Earlier this month, 20 Monmouth College students, accompanied by theatre faculty members Doug Rankin, Bill Wallace and Janeve West, attended the American College Theatre Festival (ACTF) in Saginaw, Mich. The annual event brings together hundreds of students from across the region for four days of theatre performance, workshops and competitions.
“The students attended workshops on everything from hand-to-hand stage combat and movement techniques for the actor, to the newest technologies in theatrical lighting and voiceover techniques for animated film,” said West. “They also attended a number of productions brought in by various universities.”
“I enjoyed taking workshops on movement and children’s theater and also I enjoyed perusing the theatre design displays,” said Katie Struck, a freshman from Galesburg. “As an English major, I enjoyed all the various forms of communication being utilized in workshops, competitions and displays. Seeing all the exciting plays and designs gave me ideas for designs I might want to do in the future.”
Seven students “brought their skill, designs, performances and materials to the competition to be reviewed by faculty from the regional universities, as well as New York University, Yale University and professionals from the Chicago area,” reported West. Their competition included graduate and undergraduate students from a wide array of schools spanning Wisconsin, Indiana, Michigan, Illinois and some parts of Ohio.
Sophomore Abby Davis of Springfield competed in the stage directors and choreographer’s competition with a scene from “The Shape of Things.” Senior Ken Yeater of Galesburg entered his realized scenic designs from “Fat Men in Skirts” and junior Sarah Kindt of Bolingbrook submitted her realized costume design from “Our American Cousin.” Junior Jon Snowdon of Roscoe participated in the critics competition and generated overnight responses to the evening’s productions. Participating in the Irene Ryan Acting Competition were senior Kayt Drost of Naperville and sophomores Jamie Kistler of Gerlaw and Alex Nall of North Henderson.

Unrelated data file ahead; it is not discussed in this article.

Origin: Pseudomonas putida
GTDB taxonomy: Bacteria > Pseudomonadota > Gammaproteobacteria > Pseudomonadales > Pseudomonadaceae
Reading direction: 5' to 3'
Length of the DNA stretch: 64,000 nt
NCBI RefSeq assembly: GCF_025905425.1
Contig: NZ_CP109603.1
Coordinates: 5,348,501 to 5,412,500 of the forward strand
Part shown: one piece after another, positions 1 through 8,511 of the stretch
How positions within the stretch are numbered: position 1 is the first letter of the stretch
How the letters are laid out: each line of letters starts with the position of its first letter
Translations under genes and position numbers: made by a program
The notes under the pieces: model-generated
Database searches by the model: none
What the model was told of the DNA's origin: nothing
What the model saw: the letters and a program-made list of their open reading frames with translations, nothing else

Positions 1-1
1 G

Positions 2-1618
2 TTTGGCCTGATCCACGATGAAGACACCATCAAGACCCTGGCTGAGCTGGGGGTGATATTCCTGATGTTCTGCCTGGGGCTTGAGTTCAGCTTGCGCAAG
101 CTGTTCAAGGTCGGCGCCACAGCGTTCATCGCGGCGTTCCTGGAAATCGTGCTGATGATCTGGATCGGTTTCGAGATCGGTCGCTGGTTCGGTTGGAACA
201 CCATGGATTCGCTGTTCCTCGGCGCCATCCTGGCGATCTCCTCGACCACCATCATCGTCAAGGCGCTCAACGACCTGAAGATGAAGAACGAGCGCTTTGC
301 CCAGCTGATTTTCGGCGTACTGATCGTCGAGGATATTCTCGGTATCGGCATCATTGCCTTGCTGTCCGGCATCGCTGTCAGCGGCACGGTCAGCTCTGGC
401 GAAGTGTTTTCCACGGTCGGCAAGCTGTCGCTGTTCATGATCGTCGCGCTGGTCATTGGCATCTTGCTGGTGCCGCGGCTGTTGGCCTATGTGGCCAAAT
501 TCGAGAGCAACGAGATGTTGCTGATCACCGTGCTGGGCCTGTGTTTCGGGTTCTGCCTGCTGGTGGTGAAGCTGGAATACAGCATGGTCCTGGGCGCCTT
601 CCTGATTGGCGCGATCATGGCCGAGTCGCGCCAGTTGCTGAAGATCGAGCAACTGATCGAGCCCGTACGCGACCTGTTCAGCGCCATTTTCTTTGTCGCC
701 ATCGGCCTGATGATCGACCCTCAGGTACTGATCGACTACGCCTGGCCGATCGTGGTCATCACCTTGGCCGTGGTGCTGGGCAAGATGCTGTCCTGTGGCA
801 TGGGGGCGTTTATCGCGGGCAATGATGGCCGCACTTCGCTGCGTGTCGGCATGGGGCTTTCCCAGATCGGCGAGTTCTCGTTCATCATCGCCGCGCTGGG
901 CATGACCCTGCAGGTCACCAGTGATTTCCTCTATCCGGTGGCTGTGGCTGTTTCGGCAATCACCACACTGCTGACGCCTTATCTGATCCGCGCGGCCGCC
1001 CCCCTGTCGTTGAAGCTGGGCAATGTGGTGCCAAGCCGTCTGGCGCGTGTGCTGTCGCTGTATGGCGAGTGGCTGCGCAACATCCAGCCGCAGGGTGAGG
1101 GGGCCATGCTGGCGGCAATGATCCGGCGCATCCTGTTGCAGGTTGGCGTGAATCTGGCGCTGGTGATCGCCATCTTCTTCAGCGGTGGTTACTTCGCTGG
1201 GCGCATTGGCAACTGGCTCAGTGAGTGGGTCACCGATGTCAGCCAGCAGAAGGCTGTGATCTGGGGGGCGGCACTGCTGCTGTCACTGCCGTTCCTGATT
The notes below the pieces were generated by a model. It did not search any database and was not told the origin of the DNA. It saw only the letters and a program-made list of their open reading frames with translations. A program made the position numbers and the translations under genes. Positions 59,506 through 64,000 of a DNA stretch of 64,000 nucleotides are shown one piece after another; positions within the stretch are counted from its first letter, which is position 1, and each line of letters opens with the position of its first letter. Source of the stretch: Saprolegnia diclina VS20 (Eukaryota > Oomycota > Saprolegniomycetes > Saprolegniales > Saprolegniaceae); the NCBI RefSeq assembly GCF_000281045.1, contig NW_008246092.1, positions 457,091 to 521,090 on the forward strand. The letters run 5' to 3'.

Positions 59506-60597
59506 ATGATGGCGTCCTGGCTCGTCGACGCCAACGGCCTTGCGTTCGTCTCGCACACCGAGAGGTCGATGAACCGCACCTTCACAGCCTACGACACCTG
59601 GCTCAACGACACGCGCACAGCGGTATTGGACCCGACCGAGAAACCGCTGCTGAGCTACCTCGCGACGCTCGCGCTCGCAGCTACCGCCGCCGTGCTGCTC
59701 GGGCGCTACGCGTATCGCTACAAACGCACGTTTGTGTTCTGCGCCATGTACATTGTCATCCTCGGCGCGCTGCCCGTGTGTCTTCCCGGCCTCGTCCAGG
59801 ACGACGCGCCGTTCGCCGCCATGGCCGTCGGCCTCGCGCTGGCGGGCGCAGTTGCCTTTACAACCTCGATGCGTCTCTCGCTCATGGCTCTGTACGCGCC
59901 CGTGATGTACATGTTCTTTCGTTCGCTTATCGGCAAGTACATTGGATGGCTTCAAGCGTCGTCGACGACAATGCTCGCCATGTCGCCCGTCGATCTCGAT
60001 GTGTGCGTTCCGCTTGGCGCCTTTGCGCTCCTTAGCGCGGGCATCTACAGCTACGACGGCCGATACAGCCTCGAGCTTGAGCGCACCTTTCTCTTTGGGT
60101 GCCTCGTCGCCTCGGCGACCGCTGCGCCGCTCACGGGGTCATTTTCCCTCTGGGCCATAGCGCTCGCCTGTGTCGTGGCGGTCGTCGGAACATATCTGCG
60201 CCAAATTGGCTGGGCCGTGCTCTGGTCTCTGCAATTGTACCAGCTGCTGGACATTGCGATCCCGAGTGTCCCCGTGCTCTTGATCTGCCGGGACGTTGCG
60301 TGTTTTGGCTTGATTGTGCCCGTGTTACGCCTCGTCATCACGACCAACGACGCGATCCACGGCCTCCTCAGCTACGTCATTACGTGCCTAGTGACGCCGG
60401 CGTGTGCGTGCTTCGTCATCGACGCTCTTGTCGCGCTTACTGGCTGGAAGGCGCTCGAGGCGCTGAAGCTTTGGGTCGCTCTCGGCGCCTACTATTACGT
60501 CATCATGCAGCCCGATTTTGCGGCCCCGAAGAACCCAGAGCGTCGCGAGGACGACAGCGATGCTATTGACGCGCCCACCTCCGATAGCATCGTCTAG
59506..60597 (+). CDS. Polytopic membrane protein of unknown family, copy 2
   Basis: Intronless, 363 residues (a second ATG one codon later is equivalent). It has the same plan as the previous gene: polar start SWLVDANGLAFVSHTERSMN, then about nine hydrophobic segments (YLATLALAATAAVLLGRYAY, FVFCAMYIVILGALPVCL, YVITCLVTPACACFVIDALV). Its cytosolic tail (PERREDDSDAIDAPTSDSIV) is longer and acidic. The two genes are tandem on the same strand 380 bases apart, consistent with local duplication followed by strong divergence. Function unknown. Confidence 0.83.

“Showing my work and competing with my peers was an excellent experience,” said Yeater, a theatre major who plans to attend grad school for an M.F.A. in scenic design or technical direction. “Another highlight was seeing Western Michigan University’s production of ‘Good Death,’ which was a powerful, amazing production.”
A Monmouth College winner from the festival was the entire cast and crew of the fall production of “Fat Men in Skirts.” These students were recognized with a certificate of merit for their highly collaborative, completely student-generated work in the creation of the production.
Faculty, too, attended workshops on the latest in technology and teaching techniques. West offered a movement-based workshop highlighting aspects of performance style for children’s theatre. She also mentored student directors and playwrights from other schools in the new scripts competition. The student playwright that she mentored has been nominated for national competition.
Wallace had double duty for the week, as he left ACTF early to attend the widely popular High School Theatre Festival, which invites approximately 4,000 high school students to audition for colleges, attend productions and workshops and prepare for life after high school.
“ACTF was an ideal place to go and learn about theatre,” said Kim Freeman, a freshman from Oak Forest. “It helped me build confidence not only on stage for my theatre minor but also in a classroom for my music education major. I learned so much and the group that I went with was just amazing. We bonded and even talked about what each other learned. I hope to go back again.”